KISSIMMEE, Fla. -- Paul Byrd used to pitch for the Atlanta Braves, didn't he? So who's this guy doing all sorts of funky contortions on the mound?
Winding up, he swings his arms wildly, then glances straight at the ground as he rolls toward the plate. From the stretch, he hunches over as if his back hurts. And there's no telling what position his arm will be in when he releases the ball.
"I called him Satchel Paige," said outfielder Chipper Jones, who remembers Byrd from his previous, more conventional stint with the Braves in the 1990s. "It was weird. You just don't see motion like that in this day and age."
That's not the only thing that's changed since Byrd's first tenure in Atlanta. In 1997-98, he was a fringe pitcher, the guy who would come in when the game got out of hand, maybe get an occasional start.
Now, he's one of the stalwarts in a rotation that has undergone a major overhaul but expects to remain among the best in baseball.
"Yeah, there's pressure," Byrd admitted. "When you lose guys like Tom Glavine and Kevin Millwood, those are some big shoes to fill. But it's a lot better pressure than trying to get up for a game when you have no shot of making the playoffs."
Last season, Byrd was one of the best pitchers no one ever saw. He went 17-11 with the woeful Kansas City Royals, the most wins for a 100-loss team since Ned Garver of the St. Louis Browns was 20-12 in 1951.
"Sometimes, I might get 10 seconds on ESPN," Byrd said with a grin. "Just a courtesy clip."
He should get more pub with the Braves, who will go for their 12th straight division title with a pitching staff that looks a lot different compared to last season.
Four-time Cy Young Award winner Greg Maddux is the only certain holdover from the 2002 rotation. The Braves lost a couple of 18-game winners when Glavine signed with the Mets and Millwood was traded to Philadelphia. The team countered by signing Byrd and trading for Mike Hampton and Russ Ortiz.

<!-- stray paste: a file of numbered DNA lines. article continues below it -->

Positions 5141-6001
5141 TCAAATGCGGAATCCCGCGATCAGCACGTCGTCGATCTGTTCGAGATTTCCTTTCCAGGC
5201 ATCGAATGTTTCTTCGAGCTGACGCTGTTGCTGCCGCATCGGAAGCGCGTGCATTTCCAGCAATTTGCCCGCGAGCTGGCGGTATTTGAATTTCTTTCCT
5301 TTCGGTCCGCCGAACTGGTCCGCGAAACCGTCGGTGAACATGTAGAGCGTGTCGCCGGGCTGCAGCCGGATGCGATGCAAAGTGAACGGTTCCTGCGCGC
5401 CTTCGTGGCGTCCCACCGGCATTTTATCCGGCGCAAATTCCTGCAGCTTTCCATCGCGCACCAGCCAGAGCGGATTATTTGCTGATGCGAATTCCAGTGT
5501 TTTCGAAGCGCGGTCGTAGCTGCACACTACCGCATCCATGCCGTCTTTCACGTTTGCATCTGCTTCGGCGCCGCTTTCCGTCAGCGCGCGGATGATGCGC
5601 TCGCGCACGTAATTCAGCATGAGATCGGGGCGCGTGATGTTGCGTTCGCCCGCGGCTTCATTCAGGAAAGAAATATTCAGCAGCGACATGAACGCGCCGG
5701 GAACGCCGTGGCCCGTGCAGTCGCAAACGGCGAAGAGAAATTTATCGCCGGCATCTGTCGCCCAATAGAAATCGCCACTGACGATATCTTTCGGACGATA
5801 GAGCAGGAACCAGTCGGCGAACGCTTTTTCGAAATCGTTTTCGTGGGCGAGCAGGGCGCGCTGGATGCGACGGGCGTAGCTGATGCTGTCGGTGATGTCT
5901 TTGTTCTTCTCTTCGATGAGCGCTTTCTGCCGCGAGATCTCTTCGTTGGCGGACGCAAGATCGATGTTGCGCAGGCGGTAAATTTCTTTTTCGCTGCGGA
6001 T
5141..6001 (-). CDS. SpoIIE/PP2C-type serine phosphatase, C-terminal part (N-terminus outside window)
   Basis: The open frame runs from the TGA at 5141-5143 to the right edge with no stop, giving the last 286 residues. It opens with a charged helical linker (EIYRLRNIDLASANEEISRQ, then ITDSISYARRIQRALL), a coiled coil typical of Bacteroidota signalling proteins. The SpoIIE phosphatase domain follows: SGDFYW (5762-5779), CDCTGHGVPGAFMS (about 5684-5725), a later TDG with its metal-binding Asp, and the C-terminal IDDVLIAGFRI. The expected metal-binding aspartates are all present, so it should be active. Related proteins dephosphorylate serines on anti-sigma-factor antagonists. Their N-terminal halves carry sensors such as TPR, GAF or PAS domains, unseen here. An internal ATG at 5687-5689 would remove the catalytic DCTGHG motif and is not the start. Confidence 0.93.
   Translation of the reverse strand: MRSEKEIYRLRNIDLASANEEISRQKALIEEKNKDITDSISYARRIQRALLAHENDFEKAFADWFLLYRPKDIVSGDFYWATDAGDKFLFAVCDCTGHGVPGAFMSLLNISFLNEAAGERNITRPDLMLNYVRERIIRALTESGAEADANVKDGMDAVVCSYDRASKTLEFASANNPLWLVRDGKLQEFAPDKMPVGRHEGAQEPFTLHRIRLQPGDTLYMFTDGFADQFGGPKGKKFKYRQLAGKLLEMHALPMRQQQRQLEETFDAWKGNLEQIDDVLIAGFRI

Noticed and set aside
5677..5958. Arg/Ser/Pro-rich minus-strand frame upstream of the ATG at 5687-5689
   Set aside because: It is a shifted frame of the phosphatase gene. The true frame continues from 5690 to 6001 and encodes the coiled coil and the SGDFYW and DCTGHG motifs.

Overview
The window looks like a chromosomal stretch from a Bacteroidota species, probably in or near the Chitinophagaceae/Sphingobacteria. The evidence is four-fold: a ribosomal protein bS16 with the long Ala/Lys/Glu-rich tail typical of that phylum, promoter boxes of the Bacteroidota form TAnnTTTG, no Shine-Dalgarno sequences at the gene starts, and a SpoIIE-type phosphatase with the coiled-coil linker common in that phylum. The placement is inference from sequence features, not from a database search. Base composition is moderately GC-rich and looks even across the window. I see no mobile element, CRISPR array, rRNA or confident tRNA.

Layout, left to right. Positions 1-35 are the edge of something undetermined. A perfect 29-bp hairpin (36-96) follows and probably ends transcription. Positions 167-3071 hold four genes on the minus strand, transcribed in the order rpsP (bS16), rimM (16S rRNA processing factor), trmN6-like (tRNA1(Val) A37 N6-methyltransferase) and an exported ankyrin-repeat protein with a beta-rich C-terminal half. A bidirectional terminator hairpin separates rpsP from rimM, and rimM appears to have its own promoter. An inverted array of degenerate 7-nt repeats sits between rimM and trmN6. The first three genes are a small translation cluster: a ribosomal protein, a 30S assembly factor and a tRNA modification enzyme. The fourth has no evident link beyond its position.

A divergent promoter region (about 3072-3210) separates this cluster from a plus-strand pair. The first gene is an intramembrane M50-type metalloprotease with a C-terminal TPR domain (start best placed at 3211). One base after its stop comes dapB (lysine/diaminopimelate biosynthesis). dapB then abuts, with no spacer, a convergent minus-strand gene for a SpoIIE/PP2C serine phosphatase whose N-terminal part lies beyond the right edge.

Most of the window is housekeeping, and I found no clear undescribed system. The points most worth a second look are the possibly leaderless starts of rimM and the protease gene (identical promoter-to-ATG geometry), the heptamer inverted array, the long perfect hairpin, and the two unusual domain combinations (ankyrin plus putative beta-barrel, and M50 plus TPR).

Byrd was eager to get back with the Braves, even though they cut him five years ago after he went 4-4 with a 5.56 ERA in limited mound time. He continued to live in the Atlanta area and took less money to re-sign with the Braves.
Certainly, Byrd is not the same pitcher he was during his first incarnation with the Braves. Picked up by Philadelphia, he went 15-11 and made the All-Star team in 1999.
Lingering shoulder troubles caught up with him the following year. He pitched dismally - 2-9 with a 6.51 ERA - before finally undergoing season-ending surgery.
"I was always scared to have surgery," Byrd said. "I knew guys who had surgery and you never heard from them again. If I known it would be like this, I would have had it sooner."
Byrd altered his pitching motion to reduce the strain on his shoulder and make him more deceptive to hitters. He now releases the ball from three different angles: overhand, three-quarters and sidearm. He is so unconventional that he can't throw from behind a protective screen in batting practice - it gets in the way.
Braves pitching coach Leo Mazzone likes all the twists and turns that Byrd goes through on the mound.
"Part of getting hitters out is deception," Mazzone said. "Plus, he's not just throwing junk up there."
Byrd was actually excited when the Braves put him on waivers in August 1998. His opportunities to pitch were few and far between with a rotation that included Maddux, Glavine, Millwood, John Smoltz and Denny Neagle.
"I knew I had to get out of here to get my chance," he said. "There were too many quality pitchers here. Even though I was leaving a winning team, I needed a fresh start."
Since undergoing surgery, Byrd has greatly improved his control. Last season, he ranked second in the American League with 1.5 walks per nine innings. During his first stint with the Braves, he walked 29 in 55 innings.
"He's doing whatever he can to be successful," Jones said. "If that means being deceptive and funky, so be it."
Byrd, one of the most religious members of the team, also has shown a feisty side since he left Atlanta.
In 1999, he sparked fisticuffs by hitting former Braves teammate Eddie Perez, who was and still is one of his best friends. Two years ago, Byrd ended up on top of Robert Fick during a bench-clearing brawl; now, they are teammates with the Braves.
"Most people look at Jesus as Mr. Rogers. I'm not one of them," Byrd said. "There are times when you turn the other cheek. There are times when you don't. ... Part of the game is protecting your teammates."
As Byrd walked by in the clubhouse, Jones couldn't resist a chance to poke fun at the unimposing pitcher.
"Hey, Byrdie," he said. "You've got a little mean streak, don't you?"